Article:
By: David L. Crockett, Attorney, CPA
UCLA Law School , J.D. ’69, UC Berkeley ’66
901 Dove St., Ste 120, Newport Beach, CA 92660
WHAT YOU SHOULD EXPECT WHEN ALL IS SAID AND DONE?
You should end up with (a) custom prepared, understandable, and legally enforceable documents that will plan the future of your trust estate/assets and (b) proper bank and securities accounts and real estate transferred into your trust.
Step #1: Read some website articles and blogs about estate planning, wills and living trusts. This will educate you about the basic terminology.
Step #2: Consult with an attorney who practices in the trusts and estates area. Some attorneys offer free consultation to help you obtain an idea of what you need to avoid probate and satisfy your estate planning objectives. Do you actually need a lawyer or can you prepare your own estate plan? That is up to you to decide but a lawyer consultation will give you more information to help you decide. An estate planning attorney should be able to advise you about income taxes, property taxes and estate taxes which may affect how you set up your estate plan. The downside of not having an attorney prepare your estate plan is that essential topics and decisions may get overlooked with could lead to expensive court litigation and higher taxes later on.
Step #3: Have an initial meeting with the attorney which you select to discuss what you want to do with your money and property and who is to get what and when. At the initial meeting, the attorney should be able to explain your various options. Such a discussion would involve your Wills, a possible Trust, deeds, possible powers of attorney, health care directives and possibly other legal documents needed. Also, you and the attorney need to agree on what the attorneys fee charges will be and when they will be paid. Attorneys fees for estate planning are typically either a fixed fee or an hourly fee based upon the time spent to prepare everything.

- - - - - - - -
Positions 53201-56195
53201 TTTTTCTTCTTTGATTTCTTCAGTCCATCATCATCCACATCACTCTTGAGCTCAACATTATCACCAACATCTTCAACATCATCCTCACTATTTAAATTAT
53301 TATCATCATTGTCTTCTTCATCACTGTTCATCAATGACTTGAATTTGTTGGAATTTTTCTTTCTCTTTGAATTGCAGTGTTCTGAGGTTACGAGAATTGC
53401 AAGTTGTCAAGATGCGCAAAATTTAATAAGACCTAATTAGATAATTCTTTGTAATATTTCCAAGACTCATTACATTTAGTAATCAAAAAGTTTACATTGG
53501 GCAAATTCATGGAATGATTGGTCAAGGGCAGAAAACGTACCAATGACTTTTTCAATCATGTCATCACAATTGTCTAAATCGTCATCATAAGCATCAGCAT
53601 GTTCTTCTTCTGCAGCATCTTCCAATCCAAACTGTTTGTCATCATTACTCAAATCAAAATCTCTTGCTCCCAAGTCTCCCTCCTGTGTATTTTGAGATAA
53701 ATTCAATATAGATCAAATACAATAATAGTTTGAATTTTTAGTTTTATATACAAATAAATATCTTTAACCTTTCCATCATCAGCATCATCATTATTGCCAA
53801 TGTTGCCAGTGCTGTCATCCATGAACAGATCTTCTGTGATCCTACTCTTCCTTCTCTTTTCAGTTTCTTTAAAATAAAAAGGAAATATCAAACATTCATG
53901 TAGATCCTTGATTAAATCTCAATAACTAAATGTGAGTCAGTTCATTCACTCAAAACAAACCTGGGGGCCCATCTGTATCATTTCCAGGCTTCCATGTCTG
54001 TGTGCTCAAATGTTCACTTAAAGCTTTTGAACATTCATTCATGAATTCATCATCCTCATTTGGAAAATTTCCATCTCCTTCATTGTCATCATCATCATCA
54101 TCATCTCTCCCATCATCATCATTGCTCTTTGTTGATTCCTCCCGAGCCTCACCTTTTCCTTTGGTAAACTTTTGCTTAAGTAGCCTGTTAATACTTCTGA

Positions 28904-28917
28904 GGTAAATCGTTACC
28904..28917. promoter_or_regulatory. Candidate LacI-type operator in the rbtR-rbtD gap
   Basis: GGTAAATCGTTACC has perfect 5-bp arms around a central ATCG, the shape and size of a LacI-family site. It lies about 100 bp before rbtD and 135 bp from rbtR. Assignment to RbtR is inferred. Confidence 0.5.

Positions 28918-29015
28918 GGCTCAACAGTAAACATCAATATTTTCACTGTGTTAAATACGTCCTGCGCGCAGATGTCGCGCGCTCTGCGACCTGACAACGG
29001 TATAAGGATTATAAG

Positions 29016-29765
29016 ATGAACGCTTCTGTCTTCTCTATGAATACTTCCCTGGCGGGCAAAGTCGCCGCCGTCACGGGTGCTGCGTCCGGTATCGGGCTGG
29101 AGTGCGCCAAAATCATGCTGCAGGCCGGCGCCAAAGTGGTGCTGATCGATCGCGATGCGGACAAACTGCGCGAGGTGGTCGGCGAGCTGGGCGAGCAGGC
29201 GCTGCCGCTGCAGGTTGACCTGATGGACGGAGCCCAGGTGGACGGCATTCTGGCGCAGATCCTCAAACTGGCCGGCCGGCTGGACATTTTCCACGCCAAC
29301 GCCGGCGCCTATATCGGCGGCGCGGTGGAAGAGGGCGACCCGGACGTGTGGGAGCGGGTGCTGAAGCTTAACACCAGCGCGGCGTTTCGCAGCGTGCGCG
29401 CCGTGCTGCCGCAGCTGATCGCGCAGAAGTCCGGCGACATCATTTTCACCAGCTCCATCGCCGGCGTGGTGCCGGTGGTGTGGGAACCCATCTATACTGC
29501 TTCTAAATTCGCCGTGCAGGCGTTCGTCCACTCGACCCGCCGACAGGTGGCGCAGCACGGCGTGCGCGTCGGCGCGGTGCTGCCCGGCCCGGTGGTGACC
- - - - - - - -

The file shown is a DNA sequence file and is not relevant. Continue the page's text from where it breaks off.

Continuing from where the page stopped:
Step #4: Provide your basic family and asset information to the attorney so an initial proposed (draft) set of documents can be prepared. Most attorneys will have forms and checklists for you to fill out. Typically this can be emailed to the attorney and there may be various emails back and forth to obtain needed information. Also, you will need to provide the attorney with a specific list of what property and what bank and securities accounts you want to place into the trust.
Step #5: The attorney will prepare and send to you an initial set of the proposed docu-ments such as Wills, a trust, powers of attorneys, deeds and other items. These docu-ments will be custom prepared to fit your exact situation. When our office prepares the initial documents, each page will have diagonal markings stating:
“D R A F T 10/1/20”
The draft documents in pdf computer file form will be e-mailed out to you for review and comment.